Must COMMIT after SELECT (was: Very weird behavior in MySQLdb "execute")

John Nagle nagle at
Tue Feb 5 18:58:49 CET 2008

Steve Holden wrote:
> John Nagle wrote:
>> Carsten Haese wrote:
>>> On Mon, 2008-02-04 at 11:30 -0800, John Nagle wrote:
>>>> Restarting the MySQL instance changes the database.  The entry 
>>>> ""
>>>> disappears, and is replaced by "".  This must indicate 
>>>> a hanging
>>>> transaction that wasn't committed.
>>>> But that transaction didn't come from the Python IDLE session I've been
>>>> making test calls from.  Those queries should match the graphical 
>>>> client
>>>> exactly.
>>>> So why don't they agree?
>>> I don't have a definitive answer, but I do have a piece of generic
>>> advice. If two database sessions receive differing results, the cause
>>> could be any of the following factors:
>>> 1) One session is in a transaction, but the other is not.
>>> 2) Both sessions are in a transaction, but they are at different
>>> isolation levels.
>>> 3) Both sessions are in a transaction, but the transactions were started
>>> at different times.
>>      I see what's wrong, I think.  I haven't been doing a commit after
>> a SELECT.  I've been careful to commit after write-type actions,
>> but not after read-only actions.  I'm using InnoDB in default mode,
>> which is REPEATABLE READ, and I've recently switched to long-running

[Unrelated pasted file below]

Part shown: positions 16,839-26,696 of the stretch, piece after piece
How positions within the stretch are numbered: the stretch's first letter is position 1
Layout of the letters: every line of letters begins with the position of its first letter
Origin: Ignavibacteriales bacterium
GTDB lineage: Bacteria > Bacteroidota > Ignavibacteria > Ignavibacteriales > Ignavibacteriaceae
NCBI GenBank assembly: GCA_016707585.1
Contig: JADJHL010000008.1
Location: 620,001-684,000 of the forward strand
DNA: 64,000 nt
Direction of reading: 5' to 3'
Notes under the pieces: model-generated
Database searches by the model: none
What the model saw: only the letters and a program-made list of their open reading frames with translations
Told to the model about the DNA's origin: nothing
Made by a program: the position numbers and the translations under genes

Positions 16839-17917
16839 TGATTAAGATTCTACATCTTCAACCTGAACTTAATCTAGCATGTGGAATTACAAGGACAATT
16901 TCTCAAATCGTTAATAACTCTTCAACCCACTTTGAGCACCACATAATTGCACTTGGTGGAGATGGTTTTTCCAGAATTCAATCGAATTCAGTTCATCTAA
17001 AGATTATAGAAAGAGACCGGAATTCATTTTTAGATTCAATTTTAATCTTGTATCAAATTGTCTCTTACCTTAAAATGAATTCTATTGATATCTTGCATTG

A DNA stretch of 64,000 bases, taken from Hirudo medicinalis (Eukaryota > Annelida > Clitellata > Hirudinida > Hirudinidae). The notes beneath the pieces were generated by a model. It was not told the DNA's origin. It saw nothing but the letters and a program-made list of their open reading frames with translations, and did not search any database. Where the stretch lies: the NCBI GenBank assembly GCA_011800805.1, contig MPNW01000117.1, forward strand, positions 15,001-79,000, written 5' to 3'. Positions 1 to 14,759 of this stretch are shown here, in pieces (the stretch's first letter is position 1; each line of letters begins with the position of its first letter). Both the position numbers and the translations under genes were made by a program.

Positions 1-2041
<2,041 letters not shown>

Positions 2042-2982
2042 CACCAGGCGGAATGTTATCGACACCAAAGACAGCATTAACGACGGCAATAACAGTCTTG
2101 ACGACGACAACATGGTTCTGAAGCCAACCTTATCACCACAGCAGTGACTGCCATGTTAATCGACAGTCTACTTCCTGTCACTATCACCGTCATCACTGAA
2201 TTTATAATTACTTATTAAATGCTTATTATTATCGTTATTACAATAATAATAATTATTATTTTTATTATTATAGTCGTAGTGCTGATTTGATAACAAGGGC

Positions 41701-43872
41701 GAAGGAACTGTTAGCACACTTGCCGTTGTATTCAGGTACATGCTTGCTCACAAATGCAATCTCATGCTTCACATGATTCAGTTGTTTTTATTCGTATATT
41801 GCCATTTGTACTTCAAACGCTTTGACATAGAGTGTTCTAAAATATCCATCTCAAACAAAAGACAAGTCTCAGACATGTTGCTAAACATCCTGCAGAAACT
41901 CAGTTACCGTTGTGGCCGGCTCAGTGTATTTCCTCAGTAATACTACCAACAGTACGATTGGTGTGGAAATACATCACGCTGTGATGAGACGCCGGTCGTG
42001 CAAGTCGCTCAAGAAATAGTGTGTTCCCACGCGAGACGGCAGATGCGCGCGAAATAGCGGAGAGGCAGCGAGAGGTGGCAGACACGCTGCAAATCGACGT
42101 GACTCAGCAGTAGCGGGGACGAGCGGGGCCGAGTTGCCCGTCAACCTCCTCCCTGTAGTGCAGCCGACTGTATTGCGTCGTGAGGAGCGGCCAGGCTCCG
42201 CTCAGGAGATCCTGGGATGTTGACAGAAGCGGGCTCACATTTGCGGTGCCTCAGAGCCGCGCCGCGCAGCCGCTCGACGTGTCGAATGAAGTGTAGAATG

>> processes which keep the database connection open for hours.  So the
>> data view for a given connection never changes, regardless of what's
>> happening in other threads.
> I believe you are correct in your belief that a commit() is never 
> required after SELECT. Once a database change is committed it should 
> become visible to all other connections (under normal circumstances).

    No.  If you're using InnoDB in default mode, you're in "repeatable read"
mode, which means the same SELECT on the same connection without an
intervening commit will produce the same result, regardless of any
other transactions.

    I have one FCGI program which does only SELECT calls, for processing quick
lookup-only requests. This program wasn't picking up changes made by
transactions from other programs, because it's a long-running program
with a persistent database connection, and it didn't do a COMMIT.
Once I made it do a COMMIT after each SELECT, it started picking up
the changes being made elsewhere.

    So you really do have to COMMIT after a SELECT, if you are reusing
the database connection.  CGI programs usually don't have this issue,
because their connections don't live long, but long-running FCGI (and maybe
Twisted) programs do.

				John Nagle

More information about the Python-list mailing list